Curbside Classic: 1966 Morris Mini Traveller – 1966 And All That

Finally, CC can be treated to the coolest Mini variant of them all: the woody Traveller. I had been catching glimpses of these here and there in this Mini-mad town, but it took me a couple years to find one standing still. And a pretty quirky one it was, too!

CC has covered the Mini pretty extensively by now, but not many LWB variants have been shown here. And of all the long Minis, the Traveller / Countryman has to be the most iconic. This one happens to be festooned with a pile of accessories, as well – a bit of bling always helps to keep up appearances.

And let’s face it, the Traveller is all about appearances. That timber, lovely though it may be, is decorative, not structural – unlike the Morris Minor wagons that were still being made in those years. In fact, the Traveller / Countryman was made from 1960 to 1969 only, whereas the older RWD Minor (because the Mini is also called “Minor” when wearing a Morris badge, just to add to the confusion) was made it all the way to 1971. And it was also called “Traveller,” as this was Morris-speak for “estate.”

Our feature car is one of the 99,000 that wears the Morris badge, but about 108,000 wood-clad Minis were of the Austin persuasion. A little over 8000 units were also assembled in Italy with an Innocenti badge as the Mini T (1966-70), but by and large, the woodie Minis are all either Austin or Morris. And being that they were only made until 1969, the majority of them are Mark 1 Minis (the Mark 2 arrived in late 1967).

Our time-Traveller hails from the year 1966 – a belter of a year, for all things British. London was the heart of fashion, cinemas were showing films like Alfie, Blowup and Fahrenheit 451, Peter Cook and Dudley Moore were on TV, England won the World Cup, the Beatles dropped Revolver… Crazy times. Mind you, one could pretty much say the same of most of individual years of the ‘60s. The tried and true rose-tinted glasses also help, of course.

As do rose-filled fender mirrors, obviously. The Flower Power movement was already well under way, though it hadn’t yet reached through every corner of the Western world yet. In the UK, the Mini was the fashionable car to be seen in – it was either that or a Phantom V and little in between, really – so this one is definitely keeping up with then-current trends.

The presence of yet another automatic transmission is giving me pause. The Mini and the ADO16 got a 4-speed auto as an option starting in 1965, but I do wonder if any Travellers were ever fitted with one. In any case, there are just too many automatic Minis in Japan – there must be a cottage industry, either in the UK or here, to turn manual Minis into automatic ones. It seems they did this back in the late ‘80s with a lot of Vanden Plas Princess 1100/1300s, so I bet the equally sought-after Traveller must have had the same operation done.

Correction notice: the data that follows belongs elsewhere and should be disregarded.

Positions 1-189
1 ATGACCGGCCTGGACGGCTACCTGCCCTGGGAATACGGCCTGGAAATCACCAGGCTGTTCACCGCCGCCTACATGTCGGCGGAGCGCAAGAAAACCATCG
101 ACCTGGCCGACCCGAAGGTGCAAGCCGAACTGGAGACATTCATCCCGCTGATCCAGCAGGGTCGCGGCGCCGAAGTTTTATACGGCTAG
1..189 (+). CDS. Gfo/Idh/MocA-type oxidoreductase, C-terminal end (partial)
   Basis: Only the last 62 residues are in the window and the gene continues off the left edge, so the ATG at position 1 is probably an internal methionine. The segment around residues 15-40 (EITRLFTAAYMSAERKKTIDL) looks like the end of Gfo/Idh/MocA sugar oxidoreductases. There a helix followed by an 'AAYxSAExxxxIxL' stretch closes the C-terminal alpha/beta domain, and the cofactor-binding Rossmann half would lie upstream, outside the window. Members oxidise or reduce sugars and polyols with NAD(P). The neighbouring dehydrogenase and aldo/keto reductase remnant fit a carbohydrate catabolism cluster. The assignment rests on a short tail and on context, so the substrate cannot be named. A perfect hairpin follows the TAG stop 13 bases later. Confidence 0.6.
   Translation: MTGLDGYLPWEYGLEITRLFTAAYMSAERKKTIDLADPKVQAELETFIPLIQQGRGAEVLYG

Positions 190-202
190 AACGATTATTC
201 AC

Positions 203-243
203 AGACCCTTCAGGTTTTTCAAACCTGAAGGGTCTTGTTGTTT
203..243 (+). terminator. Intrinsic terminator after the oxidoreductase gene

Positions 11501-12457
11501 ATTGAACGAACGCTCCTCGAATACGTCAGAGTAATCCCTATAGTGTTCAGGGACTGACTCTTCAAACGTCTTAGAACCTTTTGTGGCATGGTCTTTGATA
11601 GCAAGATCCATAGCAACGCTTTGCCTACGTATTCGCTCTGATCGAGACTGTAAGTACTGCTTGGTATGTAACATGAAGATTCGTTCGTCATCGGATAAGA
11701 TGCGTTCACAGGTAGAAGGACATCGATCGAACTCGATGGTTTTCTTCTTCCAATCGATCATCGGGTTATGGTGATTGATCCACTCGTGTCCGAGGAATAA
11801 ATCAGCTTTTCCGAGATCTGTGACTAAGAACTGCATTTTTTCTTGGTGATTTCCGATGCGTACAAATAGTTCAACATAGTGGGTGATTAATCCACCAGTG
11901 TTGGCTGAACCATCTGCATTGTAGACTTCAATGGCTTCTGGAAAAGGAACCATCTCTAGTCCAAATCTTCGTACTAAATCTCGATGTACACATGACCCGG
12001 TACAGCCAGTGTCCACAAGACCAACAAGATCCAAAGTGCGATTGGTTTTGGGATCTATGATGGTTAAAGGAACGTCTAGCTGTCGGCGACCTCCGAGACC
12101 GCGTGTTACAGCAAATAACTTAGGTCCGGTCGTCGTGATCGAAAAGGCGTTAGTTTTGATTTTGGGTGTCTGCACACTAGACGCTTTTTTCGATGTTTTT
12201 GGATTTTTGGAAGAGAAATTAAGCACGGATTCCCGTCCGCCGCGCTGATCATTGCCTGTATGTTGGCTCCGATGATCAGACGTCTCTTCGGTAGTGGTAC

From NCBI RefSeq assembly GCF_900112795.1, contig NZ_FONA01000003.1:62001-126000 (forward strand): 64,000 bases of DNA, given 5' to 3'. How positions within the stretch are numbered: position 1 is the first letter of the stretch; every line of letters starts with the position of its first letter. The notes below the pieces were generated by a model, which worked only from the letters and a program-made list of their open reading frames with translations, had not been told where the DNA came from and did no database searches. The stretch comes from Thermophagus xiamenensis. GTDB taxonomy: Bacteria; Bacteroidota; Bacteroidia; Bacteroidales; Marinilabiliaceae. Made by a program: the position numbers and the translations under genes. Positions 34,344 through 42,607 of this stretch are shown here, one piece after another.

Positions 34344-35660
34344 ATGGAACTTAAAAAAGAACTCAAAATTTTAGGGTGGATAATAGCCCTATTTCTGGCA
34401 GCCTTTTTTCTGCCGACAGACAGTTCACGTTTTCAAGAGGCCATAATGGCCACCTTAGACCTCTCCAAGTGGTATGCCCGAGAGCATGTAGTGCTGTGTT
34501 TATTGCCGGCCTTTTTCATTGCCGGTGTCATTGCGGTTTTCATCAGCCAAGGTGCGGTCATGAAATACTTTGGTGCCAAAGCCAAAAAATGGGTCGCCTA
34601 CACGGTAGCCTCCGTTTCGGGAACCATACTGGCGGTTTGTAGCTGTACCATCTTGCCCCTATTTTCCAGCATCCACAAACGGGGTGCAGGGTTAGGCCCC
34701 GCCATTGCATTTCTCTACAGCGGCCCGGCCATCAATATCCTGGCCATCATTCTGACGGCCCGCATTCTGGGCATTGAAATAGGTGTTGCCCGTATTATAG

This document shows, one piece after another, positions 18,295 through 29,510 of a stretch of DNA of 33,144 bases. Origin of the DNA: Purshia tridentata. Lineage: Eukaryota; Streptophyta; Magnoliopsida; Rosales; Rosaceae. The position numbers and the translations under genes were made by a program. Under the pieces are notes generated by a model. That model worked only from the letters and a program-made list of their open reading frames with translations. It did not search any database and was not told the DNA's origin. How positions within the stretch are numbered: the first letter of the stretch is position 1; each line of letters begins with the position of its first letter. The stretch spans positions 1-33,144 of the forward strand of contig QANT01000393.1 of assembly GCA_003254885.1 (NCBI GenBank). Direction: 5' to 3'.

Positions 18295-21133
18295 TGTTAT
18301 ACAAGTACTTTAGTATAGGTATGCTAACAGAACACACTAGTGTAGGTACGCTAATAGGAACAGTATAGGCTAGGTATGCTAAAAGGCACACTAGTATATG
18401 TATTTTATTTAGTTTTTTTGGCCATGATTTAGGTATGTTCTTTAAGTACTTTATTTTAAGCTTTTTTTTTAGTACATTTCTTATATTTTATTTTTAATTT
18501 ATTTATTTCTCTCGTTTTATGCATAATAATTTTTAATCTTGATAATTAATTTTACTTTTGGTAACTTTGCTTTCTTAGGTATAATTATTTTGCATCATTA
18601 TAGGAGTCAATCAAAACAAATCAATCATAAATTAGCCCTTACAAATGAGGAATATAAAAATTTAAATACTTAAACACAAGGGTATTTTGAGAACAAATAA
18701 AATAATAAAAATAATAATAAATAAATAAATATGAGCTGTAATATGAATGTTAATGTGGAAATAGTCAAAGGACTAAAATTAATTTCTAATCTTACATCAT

That’s not to say that the whole vehicle was scrubbed clean of any trace of its history. Expired since 30 November 1968, eh? Imagine the pre-decimal late fees on that!

OK, now that’s a bit much. I draw the line at lanterns, or whatever these are trying to be.

It’s interesting that the Mini moniker was only actually bestowed upon the Morris variant, albeit in a hyphenated form with the “Minor” name, though folks probably never bothered with that bit. In the same vein, I doubt anybody ever called the Austin version a “Seven.”

This late Mark 1 is also supposed to feature the famous hydrolastic suspension, which replaced the Mini’s rubber cone springs in 1964. This allegedly improved the Mini’s notoriously stiff ride quite a bit, but it also drove up costs – both manufacturing- and maintenance-wise, so the rubber cones returned in 1969 (or 1971 for the Clubman) and stayed there until the end of the Mini in 2000. It was hard enough for BMC / BL to squeeze a profit out of the Mini without adding a complex suspension into the mix.

I suspect that’s also why they quit gluing bits of dead tree on the Mini wagons. The esthetics and the snob appeal of the Traveller / Countryman were outweighed, in the end, by the cost-cutting simplicity of just having one all-steel long-roof Mini, with the Clubman Estate. This coincided with the nixing of the weirdo “big butt & chrome nose” Wolseley and Riley versions, which were also replaced by the staid-looking Clubman at the end of 1969.

The first decade of the Mini was really when the model was at its most attractive and fun, which I think is very well illustrated by this Traveller. It’s not taking itself too seriously, it’s floating on hydrolastic-fantastic cushions and has a wooden trunk, which sounds redundant, but is actually cool as can be. So this not-so-little but quite Memorable Mini is definitely a Good Thing.


Related posts:


Car Show Classic: 1960 Austin Seven (Mini) – The Future Started Here, by Roger Carr

CC Capsule: 1964 Morris Mini-Minor – Passing The Sniff Test?, by T87

Curbside Classic: 1980 Austin / BL Mini 95 Van – Just More Of It To Love, by T87